Fads

Fads define a society's popular styles and trends throughout the decades. Whether it be crazy hairstyles, popular games or geek chic - you'll find it here.


A segment of young men are separating themselves from society out of frustration with the poor economy and a strong feminist ethos.

Sure, we all want to see a picture of the guy with the longest fingernails, but Guinness World Records actually serve a greater purpose.

Some have seen benefits in their treatment of children, but scientific evidence remains short.

Yep, we're talking about folks acting out real equestrian rides on their not-so-real steeds.

Possibly the silliest fad to hit the playground since slap bracelets, these shapely rubber bands took the world by storm in 2010. What's so silly about them, anyway?

How do you tell dubstep from other types of electronic music? What does it mean to "wobble," anyway?

From shepherds to surfers to starlets, many love uggs' cozy comfort. But how did boots with a name derived from "ugly" become a pricey status symbol?

Even if you weren't around in the 1950s, you're probably familiar with these 10 short-lived but long-loved pieces of golden-decade pop culture.

What if our most advanced technological devices all ran on diesel engines? The dieselpunk subgenre of speculative fiction looks at a world that could have been.

Unless you've been living under a rock, chances are good you've heard about flash mobs. What's the deal with these public spectacles? Who first came up with the fad?

Flash mobs have taken on a life of their own, occurring all over the world and involving tens of thousands of participants. Which five stand out from the rest?

Some people will do anything for PEZ -- for example, spend $13,360 on set of Will and Kate dispensers. How did PEZ become so beloved?

In the 1920s, a new kind of woman who defied established gender standards, the flapper, emerged. What actions, outfits and dance moves defined flapper style?

Teens of the 1940s, called bobby-soxers, were known for celebrity-worship and trend conformity, but they were more than just vapid fangirls. How did they set the tone for American teenage culture?

In the 1950s, hip teens put on their circle skirts or cuffed jeans, practiced their twist or bop and headed to the sock hop. How did this cultural fad take off, and why was it called a sock hop in the first place?

In the 1960s, the concept of "flower power" encapsulated the hippie counterculture's peaceful response to social unrest. Who popularized this idea?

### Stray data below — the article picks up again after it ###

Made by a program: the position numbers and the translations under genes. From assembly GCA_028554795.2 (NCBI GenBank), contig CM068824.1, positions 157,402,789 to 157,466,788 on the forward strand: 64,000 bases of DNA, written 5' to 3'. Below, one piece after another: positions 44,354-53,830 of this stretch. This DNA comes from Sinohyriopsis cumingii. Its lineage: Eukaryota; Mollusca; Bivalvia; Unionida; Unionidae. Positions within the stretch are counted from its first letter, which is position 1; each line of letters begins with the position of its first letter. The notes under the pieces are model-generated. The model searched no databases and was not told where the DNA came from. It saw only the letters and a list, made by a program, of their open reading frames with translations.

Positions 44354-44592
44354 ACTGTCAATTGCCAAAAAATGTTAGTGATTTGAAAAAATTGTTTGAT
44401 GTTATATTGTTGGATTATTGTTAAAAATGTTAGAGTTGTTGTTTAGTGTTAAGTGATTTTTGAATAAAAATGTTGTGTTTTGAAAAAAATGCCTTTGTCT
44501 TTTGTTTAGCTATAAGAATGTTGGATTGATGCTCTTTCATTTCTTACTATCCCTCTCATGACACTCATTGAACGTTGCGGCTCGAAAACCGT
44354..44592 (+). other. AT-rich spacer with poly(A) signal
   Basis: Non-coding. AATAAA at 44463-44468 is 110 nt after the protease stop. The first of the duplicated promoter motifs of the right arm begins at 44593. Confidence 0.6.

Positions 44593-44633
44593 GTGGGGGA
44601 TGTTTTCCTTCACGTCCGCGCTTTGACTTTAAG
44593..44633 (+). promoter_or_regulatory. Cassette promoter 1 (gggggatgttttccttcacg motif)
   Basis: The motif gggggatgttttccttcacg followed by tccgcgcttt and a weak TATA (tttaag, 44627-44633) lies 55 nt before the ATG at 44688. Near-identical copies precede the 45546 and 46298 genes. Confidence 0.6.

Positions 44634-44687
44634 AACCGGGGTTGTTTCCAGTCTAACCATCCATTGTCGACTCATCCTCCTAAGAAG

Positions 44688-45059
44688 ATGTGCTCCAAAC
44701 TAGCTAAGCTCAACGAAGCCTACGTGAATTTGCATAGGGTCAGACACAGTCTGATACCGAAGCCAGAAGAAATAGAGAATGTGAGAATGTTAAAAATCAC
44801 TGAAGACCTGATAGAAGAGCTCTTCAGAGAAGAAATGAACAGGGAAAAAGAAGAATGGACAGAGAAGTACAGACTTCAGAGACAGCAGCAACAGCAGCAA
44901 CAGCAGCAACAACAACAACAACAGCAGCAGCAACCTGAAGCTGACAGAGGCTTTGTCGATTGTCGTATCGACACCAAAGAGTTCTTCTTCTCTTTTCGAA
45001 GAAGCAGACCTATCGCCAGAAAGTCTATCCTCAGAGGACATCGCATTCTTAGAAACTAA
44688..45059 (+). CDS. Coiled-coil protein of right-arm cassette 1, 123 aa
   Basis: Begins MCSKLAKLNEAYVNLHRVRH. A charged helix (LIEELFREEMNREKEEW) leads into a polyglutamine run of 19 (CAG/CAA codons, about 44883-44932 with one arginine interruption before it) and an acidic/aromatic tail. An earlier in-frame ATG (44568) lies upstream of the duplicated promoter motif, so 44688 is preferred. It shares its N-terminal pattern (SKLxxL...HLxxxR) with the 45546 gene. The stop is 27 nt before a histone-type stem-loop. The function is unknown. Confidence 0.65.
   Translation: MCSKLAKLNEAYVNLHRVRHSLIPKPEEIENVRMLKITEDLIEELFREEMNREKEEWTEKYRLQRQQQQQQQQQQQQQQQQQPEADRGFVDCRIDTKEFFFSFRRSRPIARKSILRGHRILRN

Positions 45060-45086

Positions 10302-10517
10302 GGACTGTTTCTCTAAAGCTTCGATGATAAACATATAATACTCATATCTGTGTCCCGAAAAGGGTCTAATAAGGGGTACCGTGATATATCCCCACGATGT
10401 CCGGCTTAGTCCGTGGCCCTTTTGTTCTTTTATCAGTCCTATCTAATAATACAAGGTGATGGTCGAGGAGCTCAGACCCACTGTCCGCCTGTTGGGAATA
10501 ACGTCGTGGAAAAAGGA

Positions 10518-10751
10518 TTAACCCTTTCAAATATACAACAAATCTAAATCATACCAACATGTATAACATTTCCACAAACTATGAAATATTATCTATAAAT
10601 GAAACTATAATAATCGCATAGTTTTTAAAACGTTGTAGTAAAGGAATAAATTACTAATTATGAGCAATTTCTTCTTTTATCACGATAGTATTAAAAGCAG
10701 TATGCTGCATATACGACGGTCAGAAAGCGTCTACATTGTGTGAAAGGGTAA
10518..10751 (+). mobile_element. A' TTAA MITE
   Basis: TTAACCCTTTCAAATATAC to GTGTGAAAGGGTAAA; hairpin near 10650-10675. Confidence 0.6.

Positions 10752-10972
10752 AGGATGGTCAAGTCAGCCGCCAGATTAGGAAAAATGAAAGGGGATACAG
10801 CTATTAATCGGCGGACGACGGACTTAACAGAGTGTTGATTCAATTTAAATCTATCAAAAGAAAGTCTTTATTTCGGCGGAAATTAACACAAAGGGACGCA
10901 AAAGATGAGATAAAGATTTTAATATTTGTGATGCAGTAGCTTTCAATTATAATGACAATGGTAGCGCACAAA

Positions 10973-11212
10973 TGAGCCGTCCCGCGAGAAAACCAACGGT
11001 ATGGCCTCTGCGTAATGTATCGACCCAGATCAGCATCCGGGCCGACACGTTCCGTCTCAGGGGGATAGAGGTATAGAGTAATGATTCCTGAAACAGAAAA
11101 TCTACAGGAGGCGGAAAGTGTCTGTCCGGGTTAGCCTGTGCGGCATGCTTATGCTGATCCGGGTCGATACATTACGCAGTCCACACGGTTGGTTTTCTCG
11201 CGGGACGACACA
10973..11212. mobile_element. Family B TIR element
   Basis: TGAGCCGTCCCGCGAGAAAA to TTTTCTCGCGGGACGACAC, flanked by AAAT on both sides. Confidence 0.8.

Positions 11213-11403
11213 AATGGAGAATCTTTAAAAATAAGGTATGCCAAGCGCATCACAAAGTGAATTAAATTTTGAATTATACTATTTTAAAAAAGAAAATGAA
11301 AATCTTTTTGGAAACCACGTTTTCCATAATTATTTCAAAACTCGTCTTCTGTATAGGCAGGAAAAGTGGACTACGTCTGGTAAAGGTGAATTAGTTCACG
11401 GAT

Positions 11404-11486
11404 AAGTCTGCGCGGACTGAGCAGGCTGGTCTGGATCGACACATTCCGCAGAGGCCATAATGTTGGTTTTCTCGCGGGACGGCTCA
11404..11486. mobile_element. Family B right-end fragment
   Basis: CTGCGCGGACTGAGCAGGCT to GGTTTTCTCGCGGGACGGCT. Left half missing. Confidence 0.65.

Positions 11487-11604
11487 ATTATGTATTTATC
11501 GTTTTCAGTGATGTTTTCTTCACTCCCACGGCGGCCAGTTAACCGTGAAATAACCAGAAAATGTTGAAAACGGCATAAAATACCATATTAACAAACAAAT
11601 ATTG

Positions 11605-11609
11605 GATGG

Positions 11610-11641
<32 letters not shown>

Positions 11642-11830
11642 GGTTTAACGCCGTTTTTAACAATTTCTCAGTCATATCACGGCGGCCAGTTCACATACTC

'Come on, baby, let's do the Twist!' That's the call heard 'round the world in 1960 when Chubby Checker's dance song hit the airwaves. But how did the simple Twist leave such an indelible impression on generations since then?

What do you get when you take a gooey, rubberlike substance and compress it under 3,500 pounds of pressure? A SuperBall! Do you know what else makes this big bouncer so super?

With stage revivals of "Saturday Night Fever," it's clear that the leisure suit has never entirely faded from cultural consciousness. Perhaps it's the everlasting nature of poly fibers, but what's made the suit of the '70s a fad with such permanence?

Think Disco Demolition Night was the death of the catchy, danceable music of the 1970s? The name "disco" may have faded, but not the music to help you shake your groove thing.

Flash mobs have become entrenched in 21st century pop culture. But who "invented" them and how can you plan your own?

Injection-molded soft plastic footwear -- jellies to the rest of us -- is the fad that just doesn't quit. Whether you wore the glittery, perforated version in the '80s, or prefer the opaque ballet flat variety today.

Michael Jackson backslid his way into history when he performed the moonwalk in 1983, and the iconic dance step has been associated with him ever since. But did he actually invent it?

Flash mobs are seemingly random get-togethers coordinated on the sly that celebrate everything from the silly to the serious. If you want to get in on the action, where do you sign up?

Zoot suits were more than just smart clothes worn by guys in the 30s and 40s. They were suits that made political and cultural statements.